A layer of removable adhesive (100), such as the type used on known removable labels, is applied to the surface of the face stock (90), opposite the chemical top coating (80). The adhesive (100) is permanently bonded to the face stock (90) so that it remains bonded to the face stock (90) upon removal of the point of impact and relative club velocity indicator (10) from the backing material (70), and upon subsequent removal of the point of impact and relative club velocity indicator (10) from the club head (20). The adhesive (100) does not become permanently bonded to either the backing material (70) or the club head (20) when the point of impact and relative club velocity indicator (10) is attached to these articles. This allows easy removal of the point of impact and relative club velocity indicator (10) from the backing material (70) and club head (20).

The backing material (70) is shown as a composite of two layers comprising a layer of silicone (110) and a layer of fibrous paper (120). The layer of silicone (110) provides a relatively smooth and non-porous surface upon which to attach the point of impact and relative club velocity indicator (10) without creating a permanent bond between the point of impact and relative club velocity indicator (10) and the backing material (70). That is, the silicone layer (110) prevents the adhesive layer (100) from adhering to the layer of fibrous paper (120) of the backing material (70). In operation, the point of impact and relative club velocity indicator (10) is attached to the backing material (70) by adhering the adhesive layer (100) of the point of impact and relative club velocity indicator (10) to the silicone layer (110) of the backing material (70) for temporary protection of the adhesive layer (100). When the use of the point of impact and relative club velocity indicator (10) on the club head (20) is desired, the point of impact and relative club velocity indicator (10) is removed from the backing material (70) and attached to the club head (20), as shown in FIG. 1. The backing material (70) may then be discarded. It is to be understood that other embodiments of backing material, including but not limited to silicone paper, are possible without departing from the scope of the present invention.

The components of the point of impact and relative club velocity indicator are readily available from pressure sensitive face stock dealers, such as Fasson, 7670 Auburn Rd., Painesville Ohio, 44077; Ricoh, 2320 Redhill Ave., Santa Ana, Calif. 92705; Greenbay Packaging, 3250 S. Ridge Rd., Greenbay, Wis., 54307; Mactac, 4560 Darrow Rd., Stow, Ohio 44224; Kanzaki, 171 Dwight Rd, Ste. 305, Longmeadow, Mass. 01106.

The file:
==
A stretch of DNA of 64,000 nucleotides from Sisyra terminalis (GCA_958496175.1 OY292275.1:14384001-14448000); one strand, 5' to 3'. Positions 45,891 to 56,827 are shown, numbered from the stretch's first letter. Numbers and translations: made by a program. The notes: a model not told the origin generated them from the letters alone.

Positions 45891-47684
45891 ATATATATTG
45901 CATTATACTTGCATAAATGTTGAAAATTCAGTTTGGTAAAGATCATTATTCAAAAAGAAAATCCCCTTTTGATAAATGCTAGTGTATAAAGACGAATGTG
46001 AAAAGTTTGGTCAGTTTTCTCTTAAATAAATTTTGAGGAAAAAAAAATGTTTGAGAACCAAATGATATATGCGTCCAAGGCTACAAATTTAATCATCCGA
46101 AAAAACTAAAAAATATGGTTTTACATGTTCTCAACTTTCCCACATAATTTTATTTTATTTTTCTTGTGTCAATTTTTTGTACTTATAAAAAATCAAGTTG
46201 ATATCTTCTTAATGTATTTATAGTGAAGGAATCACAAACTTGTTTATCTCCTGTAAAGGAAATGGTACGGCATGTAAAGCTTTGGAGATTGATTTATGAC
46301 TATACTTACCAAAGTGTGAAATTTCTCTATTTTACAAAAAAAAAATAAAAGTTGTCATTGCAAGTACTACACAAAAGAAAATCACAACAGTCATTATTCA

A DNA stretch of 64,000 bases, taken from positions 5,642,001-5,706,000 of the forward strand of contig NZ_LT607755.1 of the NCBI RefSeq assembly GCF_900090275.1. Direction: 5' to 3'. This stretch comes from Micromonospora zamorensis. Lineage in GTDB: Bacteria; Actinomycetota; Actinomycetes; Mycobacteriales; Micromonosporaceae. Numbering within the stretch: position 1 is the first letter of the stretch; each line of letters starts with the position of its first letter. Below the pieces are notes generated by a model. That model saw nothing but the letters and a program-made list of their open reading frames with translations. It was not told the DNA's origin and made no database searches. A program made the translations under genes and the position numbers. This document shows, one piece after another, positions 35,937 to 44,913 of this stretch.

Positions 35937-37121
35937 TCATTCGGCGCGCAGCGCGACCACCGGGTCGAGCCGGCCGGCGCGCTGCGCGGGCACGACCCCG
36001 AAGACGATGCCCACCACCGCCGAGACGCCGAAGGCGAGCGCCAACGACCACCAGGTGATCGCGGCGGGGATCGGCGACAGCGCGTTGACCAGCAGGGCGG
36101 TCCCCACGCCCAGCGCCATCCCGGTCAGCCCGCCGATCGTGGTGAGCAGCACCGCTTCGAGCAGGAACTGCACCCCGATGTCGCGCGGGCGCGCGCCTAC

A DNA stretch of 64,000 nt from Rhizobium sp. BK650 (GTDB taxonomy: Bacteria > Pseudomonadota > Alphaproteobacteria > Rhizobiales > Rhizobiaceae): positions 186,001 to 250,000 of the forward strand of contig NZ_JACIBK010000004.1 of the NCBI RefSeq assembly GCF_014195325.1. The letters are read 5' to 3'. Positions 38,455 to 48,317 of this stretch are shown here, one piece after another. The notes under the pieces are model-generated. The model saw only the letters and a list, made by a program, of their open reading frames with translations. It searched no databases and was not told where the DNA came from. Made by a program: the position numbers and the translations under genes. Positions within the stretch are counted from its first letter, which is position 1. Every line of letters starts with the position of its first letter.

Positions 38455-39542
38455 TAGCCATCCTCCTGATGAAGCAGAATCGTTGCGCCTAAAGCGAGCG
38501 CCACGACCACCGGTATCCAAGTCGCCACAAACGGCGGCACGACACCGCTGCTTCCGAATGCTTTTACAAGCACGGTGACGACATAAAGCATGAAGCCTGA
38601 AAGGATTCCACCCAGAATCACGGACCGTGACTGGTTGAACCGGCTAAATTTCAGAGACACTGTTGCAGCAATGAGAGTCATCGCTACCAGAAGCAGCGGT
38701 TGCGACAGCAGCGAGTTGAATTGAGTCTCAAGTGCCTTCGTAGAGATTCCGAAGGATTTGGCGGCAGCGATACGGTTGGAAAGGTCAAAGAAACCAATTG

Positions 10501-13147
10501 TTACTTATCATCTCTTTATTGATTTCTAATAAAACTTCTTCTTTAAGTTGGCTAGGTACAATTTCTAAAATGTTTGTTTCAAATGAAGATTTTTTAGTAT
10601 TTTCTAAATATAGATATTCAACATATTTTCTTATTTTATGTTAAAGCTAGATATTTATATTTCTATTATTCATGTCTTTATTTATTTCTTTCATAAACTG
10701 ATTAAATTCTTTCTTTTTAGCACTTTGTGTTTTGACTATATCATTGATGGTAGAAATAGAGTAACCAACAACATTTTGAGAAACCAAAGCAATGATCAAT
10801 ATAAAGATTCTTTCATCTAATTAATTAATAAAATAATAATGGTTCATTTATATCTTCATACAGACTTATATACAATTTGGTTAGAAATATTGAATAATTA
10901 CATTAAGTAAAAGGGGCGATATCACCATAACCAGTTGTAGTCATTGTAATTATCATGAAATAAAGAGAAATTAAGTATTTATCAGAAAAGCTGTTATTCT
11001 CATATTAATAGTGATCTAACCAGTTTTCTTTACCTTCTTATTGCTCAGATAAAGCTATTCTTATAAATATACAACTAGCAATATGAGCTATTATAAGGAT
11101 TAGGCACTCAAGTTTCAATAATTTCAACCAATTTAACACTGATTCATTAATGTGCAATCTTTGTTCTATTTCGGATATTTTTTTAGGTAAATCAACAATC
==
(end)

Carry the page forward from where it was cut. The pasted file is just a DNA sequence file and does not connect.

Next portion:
The foregoing description of the preferred embodiment is illustrative of the best mode presently contemplated by the inventors for embodying the present invention. It is to be understood, however, that other embodiments are possible without departing from the scope and spirit of the present invention.

Patent Citations
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US5033746 *Jul 9, 1990Jul 23, 1991Jones Michael DGolf club ball-impact marker
US5142309 *Mar 8, 1991Aug 25, 1992Consumer Advantage Marketing Group, Inc.Golf club impact recording system
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Referenced by
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US6312344 *Aug 5, 1999Nov 6, 2001Amy J. SmithGolf training aid
US7086956 *Oct 16, 2004Aug 8, 2006Matthews John PApparatus and method for recording the impact location between a golf ball and a golf club
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Classifications
U.S. Classification473/237
International ClassificationA63B69/36
Cooperative ClassificationA63B69/3617
European ClassificationA63B69/36C4
Legal Events
DateCodeEventDescription
Jan 9, 2002FPAYFee payment
Year of fee payment: 4
Feb 6, 2002REMIMaintenance fee reminder mailed
Feb 1, 2006REMIMaintenance fee reminder mailed
Jul 14, 2006LAPSLapse for failure to pay maintenance fees
Sep 12, 2006FPExpired due to failure to pay maintenance fee
Effective date: 20060714